The main goal of our research group at RWTH Aachen University is the characterisation of new class II tumor suppressor genes (which we call C2TSGs for short), which are often epigenetically downregulated (silenced) in cancer. We are working on C2TSGs in three cancer types: breast cancer, pancreatic cancer and recently also in cholangiocarcinoma (CCA). Our aim is to decipher the molecular signalling pathways in which these new putative tumor suppressors are involved.
One novel ECM tumor suppressor molecule that we were the first group to clone and describe in 2004 is the inter-alpha-trypsin inhibitor H5 (HUGO gene name: ITIH5). ITIH5 may belong to a special class of tumor suppressor genes, as it appears to specifically inhibit tumor progression and metastasis. Such genes are known as metastasis suppressor genes.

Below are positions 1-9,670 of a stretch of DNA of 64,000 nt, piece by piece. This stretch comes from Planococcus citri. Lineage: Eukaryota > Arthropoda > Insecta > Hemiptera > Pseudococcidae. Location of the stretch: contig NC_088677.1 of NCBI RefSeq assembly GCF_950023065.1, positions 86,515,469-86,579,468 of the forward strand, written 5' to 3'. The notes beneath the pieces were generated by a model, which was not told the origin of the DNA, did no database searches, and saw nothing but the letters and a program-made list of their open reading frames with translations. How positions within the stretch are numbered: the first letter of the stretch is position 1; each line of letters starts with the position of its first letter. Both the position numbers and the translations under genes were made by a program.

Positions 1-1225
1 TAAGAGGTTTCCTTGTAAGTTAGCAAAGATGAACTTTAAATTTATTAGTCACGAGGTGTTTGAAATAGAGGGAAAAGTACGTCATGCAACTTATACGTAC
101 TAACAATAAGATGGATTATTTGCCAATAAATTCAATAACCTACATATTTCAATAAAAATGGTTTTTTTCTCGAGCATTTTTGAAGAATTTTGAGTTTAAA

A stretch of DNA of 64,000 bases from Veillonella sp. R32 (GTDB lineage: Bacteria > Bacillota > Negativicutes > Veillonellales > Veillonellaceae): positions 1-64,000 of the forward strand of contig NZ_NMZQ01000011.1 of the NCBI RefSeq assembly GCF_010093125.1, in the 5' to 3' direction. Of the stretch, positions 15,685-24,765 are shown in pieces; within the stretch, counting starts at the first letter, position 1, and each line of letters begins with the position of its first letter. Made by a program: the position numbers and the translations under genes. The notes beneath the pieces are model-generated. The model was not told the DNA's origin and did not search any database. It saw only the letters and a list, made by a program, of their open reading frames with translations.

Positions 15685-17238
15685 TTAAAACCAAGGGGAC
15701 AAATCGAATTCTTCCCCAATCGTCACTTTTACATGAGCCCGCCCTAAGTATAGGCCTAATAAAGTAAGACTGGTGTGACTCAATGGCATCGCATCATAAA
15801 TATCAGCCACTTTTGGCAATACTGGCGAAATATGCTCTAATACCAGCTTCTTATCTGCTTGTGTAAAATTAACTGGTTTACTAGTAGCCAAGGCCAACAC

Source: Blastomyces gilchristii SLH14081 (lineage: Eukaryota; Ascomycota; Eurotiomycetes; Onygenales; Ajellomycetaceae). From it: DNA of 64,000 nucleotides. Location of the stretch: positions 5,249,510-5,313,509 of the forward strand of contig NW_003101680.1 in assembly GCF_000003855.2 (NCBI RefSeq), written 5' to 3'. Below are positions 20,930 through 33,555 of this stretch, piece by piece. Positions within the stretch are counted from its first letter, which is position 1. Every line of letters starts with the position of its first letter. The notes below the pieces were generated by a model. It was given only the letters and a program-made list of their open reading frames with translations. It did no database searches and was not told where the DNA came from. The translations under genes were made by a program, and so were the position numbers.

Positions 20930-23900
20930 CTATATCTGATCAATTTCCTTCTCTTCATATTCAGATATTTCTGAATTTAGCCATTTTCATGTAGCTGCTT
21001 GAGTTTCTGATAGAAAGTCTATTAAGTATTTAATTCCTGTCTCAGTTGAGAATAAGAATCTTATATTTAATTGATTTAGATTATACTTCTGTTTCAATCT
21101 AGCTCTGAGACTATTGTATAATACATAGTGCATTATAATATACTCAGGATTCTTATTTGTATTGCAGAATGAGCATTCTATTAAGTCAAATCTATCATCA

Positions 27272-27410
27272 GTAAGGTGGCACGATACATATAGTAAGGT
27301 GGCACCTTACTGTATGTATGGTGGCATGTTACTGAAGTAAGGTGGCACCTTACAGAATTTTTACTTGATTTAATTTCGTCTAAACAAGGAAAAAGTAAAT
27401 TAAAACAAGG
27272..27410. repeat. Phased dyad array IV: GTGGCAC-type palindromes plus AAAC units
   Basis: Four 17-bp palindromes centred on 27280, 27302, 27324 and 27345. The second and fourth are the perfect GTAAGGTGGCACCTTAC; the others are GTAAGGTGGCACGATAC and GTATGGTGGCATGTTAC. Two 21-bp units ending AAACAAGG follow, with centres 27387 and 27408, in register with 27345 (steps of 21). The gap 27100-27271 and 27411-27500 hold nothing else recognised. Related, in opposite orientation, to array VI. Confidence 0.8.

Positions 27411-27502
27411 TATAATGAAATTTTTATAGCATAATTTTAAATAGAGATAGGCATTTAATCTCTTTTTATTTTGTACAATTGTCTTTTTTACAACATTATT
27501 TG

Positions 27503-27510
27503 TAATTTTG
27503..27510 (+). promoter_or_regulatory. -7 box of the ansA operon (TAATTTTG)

Alterations in the WNT signalling pathway, which is essential for normal embryonic development among other tasks, also appear to be of great importance for the development and progression of various tumor types, including breast and pancreatic cancer. In recent years, we have focused on the tumor suppressor gene SFRP1 (but also DKK3), which encode secreted inhibitors of the WNT signalling pathway that act on neighbouring cells after secretion into the extracellular matrix (ECM).
We hope that the findings from our tumor suppressor gene research can contribute to improving cancer treatment in the long term, as these candidate genes can be used to pursue new therapeutic approaches (C2TSG-based targeted therapies). In addition, epigenetic biomarkers are particularly suitable for the early detection of cancer from body fluids such as blood or urine, which has become known as liquid biopsy diagnostics.